ATLANTA – Georgia’s Division of Aging Services (DAS) will use grant funding to offer home-delivered meals to vulnerable adults. The $4.6 million grant, awarded by the Administration for Community Living, will allow Georgia to serve many adults who may not have previously received the agency’s services, but who now need additional assistance as a result of the COVID-19 pandemic.

The grant will allow Georgia to feed more vulnerable people, including those who have been sheltered at home during the pandemic, and others facing economic challenges.

“Addressing senior hunger is a key priority in Georgia, and this grant will allow us to expand our efforts and serve more Georgians affected by food insecurity during a time when so many more people are in vulnerable or uncertain situations,” said Robyn A. Crittenden, commissioner of the Georgia Department of Human Services.

Home-delivered meals ensure recipients have access to nutritious food while being protected from the coronavirus and other potential health threats. People previously receiving congregate meals at a senior center or in another community setting have now been able to receive home-delivered meals as a result of this funding.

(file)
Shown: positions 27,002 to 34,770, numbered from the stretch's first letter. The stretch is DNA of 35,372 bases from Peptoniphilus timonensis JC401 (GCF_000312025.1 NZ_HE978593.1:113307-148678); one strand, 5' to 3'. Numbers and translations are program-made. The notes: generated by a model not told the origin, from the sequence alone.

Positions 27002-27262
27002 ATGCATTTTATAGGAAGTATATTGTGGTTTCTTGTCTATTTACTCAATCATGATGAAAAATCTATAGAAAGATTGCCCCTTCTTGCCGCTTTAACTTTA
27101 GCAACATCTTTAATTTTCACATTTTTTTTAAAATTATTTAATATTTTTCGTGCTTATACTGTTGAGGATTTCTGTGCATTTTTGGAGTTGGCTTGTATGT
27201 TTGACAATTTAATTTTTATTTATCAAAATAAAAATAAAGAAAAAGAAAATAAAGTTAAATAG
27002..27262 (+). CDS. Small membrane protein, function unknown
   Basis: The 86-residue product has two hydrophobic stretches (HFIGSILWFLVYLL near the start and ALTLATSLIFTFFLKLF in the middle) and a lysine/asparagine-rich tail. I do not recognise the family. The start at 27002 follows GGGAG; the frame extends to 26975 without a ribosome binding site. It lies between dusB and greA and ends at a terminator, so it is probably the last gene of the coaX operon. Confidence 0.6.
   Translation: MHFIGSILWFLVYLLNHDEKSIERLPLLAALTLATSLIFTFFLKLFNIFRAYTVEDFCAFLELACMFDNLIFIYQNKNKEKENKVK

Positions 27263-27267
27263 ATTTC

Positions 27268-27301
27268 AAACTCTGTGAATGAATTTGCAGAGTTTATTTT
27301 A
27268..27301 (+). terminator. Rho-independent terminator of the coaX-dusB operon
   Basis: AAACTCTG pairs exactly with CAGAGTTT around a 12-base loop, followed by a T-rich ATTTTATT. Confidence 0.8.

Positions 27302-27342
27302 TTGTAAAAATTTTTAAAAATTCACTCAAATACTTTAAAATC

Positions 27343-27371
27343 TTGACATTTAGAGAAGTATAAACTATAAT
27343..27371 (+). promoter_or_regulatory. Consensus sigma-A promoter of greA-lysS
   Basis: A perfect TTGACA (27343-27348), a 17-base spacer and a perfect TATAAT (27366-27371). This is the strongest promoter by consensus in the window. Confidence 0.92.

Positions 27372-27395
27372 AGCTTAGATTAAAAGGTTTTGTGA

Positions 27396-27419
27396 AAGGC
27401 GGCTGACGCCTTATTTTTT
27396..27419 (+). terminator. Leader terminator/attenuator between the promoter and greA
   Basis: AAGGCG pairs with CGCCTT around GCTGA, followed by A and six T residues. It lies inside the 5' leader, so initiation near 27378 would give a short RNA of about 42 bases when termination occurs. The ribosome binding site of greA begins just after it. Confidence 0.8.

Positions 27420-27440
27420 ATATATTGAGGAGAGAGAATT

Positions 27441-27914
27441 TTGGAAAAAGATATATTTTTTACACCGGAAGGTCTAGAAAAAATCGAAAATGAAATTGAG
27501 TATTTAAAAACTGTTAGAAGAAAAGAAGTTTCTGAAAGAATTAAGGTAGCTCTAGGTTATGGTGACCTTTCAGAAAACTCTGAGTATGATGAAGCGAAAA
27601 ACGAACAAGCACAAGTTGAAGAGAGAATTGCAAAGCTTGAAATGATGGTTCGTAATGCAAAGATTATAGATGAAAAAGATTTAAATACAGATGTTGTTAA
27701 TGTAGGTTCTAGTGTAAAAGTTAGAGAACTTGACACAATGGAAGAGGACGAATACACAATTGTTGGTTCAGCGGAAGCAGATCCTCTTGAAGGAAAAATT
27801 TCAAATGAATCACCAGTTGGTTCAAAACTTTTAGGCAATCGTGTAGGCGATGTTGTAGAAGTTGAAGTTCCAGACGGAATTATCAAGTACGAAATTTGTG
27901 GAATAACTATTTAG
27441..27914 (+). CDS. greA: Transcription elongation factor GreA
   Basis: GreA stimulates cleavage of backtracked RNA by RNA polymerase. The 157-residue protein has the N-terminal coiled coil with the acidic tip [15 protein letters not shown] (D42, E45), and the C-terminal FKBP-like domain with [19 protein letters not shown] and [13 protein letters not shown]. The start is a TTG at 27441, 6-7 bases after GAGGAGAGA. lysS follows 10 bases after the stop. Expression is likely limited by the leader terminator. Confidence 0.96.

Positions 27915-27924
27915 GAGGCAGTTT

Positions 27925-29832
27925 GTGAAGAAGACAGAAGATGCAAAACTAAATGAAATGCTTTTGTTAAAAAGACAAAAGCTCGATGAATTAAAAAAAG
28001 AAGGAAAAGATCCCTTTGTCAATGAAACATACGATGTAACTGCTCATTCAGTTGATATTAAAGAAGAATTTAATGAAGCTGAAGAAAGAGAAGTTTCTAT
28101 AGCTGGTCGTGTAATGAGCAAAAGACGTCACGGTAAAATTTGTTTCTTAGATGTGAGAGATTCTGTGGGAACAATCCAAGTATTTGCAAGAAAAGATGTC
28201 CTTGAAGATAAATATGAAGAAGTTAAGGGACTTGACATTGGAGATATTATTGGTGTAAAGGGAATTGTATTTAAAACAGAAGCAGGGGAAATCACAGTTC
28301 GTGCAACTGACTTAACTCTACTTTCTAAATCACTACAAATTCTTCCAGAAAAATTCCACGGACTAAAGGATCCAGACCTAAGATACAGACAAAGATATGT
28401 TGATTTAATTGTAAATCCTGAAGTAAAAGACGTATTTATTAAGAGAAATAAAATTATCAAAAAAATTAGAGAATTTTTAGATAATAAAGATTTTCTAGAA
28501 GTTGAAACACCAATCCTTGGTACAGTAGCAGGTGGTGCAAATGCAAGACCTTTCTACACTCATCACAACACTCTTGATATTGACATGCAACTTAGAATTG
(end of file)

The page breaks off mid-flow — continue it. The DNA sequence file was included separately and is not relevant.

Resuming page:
“As meal delivery expands, so does our need for volunteers,” said Department of Human Services Assistant Deputy Commissioner of Aging Services Abby Cox. “Volunteers do so much more than just deliver meals – they show up for someone in need and provide a warm meal and a kind word, which can be a lifeline for seniors struggling with isolation.”

To learn more about volunteering to deliver meals to seniors or disabled adults in your community, connect with your local Area Agency on Aging or visit

About the Georgia Division of Aging Services

The Division of Aging Services is the division within the Department of Human Services charged with assisting and protecting Georgia’s older individuals, at-risk adults, persons with disabilities, their families and caregivers to achieve safe, healthy, independent and self-reliant lives.